در ثروت جامع، کیفیت نهادی و توسعه پایدار-تعیین کمیت اثر کیفیت نهادی بر پایداری
|کد مقاله||سال انتشار||مقاله انگلیسی||ترجمه فارسی||تعداد کلمات|
|29424||2012||8 صفحه PDF||سفارش دهید||محاسبه نشده|
Publisher : Elsevier - Science Direct (الزویر - ساینس دایرکت)
Journal : Journal of Economic Behavior & Organization, Volume 81, Issue 3, March 2012, Pages 794–801
This paper shows a significant and causal positive relationship between good institutions and sustainability. While sustainability is measured with the adjusted net saving (ANS) indicator, institutional quality is measured using an average of six dimensions of governance. An instrumental variable is used to account for endogeneity. Rearranging the set-up and running the regression on the net national savings rate lead to results displaying a much smaller and weaker effect. This finding suggests that compared to the saving of physical capital, the saving of non-physical capital is influenced more strongly by institutional quality.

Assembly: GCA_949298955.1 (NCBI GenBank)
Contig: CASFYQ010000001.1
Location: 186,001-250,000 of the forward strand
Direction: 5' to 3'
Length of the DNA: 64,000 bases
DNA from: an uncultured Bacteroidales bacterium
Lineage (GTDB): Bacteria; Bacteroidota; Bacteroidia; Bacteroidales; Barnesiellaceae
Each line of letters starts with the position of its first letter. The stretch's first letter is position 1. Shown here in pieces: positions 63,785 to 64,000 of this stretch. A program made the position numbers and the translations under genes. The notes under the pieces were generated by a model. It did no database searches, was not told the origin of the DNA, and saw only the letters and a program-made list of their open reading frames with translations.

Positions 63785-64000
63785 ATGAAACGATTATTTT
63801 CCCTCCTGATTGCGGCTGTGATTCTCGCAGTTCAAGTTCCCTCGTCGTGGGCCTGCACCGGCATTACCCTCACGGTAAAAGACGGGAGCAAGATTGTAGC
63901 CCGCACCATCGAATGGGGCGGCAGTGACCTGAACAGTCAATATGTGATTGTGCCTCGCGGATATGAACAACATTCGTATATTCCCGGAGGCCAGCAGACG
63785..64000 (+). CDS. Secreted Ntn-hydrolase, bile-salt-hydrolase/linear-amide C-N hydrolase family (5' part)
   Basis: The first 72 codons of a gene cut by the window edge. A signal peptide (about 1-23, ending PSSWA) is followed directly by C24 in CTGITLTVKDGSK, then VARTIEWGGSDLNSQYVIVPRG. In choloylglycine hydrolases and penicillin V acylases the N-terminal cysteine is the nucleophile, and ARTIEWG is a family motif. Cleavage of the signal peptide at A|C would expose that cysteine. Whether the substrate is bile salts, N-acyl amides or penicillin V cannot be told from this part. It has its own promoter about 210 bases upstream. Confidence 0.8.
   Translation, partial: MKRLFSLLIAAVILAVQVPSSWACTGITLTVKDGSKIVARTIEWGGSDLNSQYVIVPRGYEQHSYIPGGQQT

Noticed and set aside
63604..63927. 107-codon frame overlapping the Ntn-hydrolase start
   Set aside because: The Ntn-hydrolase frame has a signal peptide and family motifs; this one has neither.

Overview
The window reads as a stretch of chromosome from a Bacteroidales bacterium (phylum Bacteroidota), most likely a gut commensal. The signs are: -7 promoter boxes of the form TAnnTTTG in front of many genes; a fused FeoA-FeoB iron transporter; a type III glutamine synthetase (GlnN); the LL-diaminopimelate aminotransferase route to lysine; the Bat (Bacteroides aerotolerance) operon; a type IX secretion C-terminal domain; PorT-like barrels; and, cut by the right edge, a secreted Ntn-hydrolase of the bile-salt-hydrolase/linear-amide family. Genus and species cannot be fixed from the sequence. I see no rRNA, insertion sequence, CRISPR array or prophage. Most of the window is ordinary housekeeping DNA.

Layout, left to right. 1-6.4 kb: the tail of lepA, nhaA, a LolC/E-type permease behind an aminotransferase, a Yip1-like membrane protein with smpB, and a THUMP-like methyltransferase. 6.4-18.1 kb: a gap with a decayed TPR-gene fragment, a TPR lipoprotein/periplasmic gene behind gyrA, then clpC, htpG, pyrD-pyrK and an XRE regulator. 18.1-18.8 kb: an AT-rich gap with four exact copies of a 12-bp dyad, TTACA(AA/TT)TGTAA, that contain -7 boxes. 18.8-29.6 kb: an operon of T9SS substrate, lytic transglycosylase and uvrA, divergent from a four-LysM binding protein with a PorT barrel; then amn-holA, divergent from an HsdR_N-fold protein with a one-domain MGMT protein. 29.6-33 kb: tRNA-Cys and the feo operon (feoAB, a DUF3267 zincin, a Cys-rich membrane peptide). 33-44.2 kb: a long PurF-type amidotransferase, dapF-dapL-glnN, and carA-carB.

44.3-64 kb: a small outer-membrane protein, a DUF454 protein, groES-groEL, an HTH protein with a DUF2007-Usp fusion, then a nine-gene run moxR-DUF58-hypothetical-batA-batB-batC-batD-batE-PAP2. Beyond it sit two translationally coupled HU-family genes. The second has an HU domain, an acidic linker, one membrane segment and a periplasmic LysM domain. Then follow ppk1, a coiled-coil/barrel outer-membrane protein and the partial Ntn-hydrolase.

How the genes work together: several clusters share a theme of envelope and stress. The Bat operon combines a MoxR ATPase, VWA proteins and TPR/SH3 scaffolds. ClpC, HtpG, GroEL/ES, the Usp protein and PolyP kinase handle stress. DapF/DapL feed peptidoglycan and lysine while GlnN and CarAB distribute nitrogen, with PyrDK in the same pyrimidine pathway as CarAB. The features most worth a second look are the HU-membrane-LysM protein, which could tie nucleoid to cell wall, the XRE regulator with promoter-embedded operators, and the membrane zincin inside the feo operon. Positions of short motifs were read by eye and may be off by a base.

Decisions concerning the depletion rate of a natural resource or the harvesting rate of a renewable resource is based on long-term planning, and maximizing long-term utility may involve waiting, e.g. until stocks are re-grown or until resource prices reach a certain level. Thus, it is crucial to the decision making process of an individual that he can rely on the institutions around her to persist. An individual must be able to rely on the fact that his rights will continue to be enforced in the future. Institutions should therefore guarantee a stable framework in which the individual can decide on (sustainable) depletion rates. This example illustrates one way in which institutions may influence savings decisions not only for physical capital but also for natural capital. With this intention, this paper explores the impact of institutional quality on the change in comprehensive wealth in a cross-country framework. The goal of the paper is to quantify the effect that institutional quality has on adjusted net saving (hereafter referred to as ANS), an indicator that measures the change in wealth using a broad definition of capital. This effect is shown not only to be positive, but also statistically and economically significant. An instrumental variable is used to establish a one-directional impact of institutions on ANS, i.e. to rule out reverse causality. There exists a large and well-established literature on the effects of institutional quality on economic growth.1 Against the background of current research the contribution of this paper is to focus on the impact institutional quality has on the changes in comprehensive wealth rather than on individual parts of capital. It aims to present the overall effect, rather than explain the detailed mechanisms at work. Atkinson and Hamilton (2003) suggest that a country's institutions may play an important role for an economy's sustainability, particularly in resource-abundant countries. The importance of institutions and especially of secure property rights for savings decisions is outlined especially well in Acemoglu et al. (2001). The so-called resource curse – many resource-abundant countries suffer from low rates of economic growth – which has been explained among other things by the quality of institutions (e.g. Rodrik et al., 2002), makes it interesting to investigate how institutional quality affects ANS, e.g. by determining the ability to invest natural resource rents in long-lasting investments. Therefore, the paper first aims to answer if institutional quality has an impact on ANS rates. The nature of many aspects of natural and intangible capital provides another reason why institutions could be particularly important for the difference between ANS and the saving of physical capital (net national saving). Therefore, the paper tests in a second step if there is a difference between the impact institutions have on ANS and their impact on the saving of physical capital. The rest of the paper is organized as follows: after the theoretical framework is presented in the following section, the estimation method and the data sets are introduced. This is followed by a presentation of the regression results and a subsequent discussion of them in the third section. Finally, the paper presents a number of checks for the results’ robustness and ends with a brief conclusion.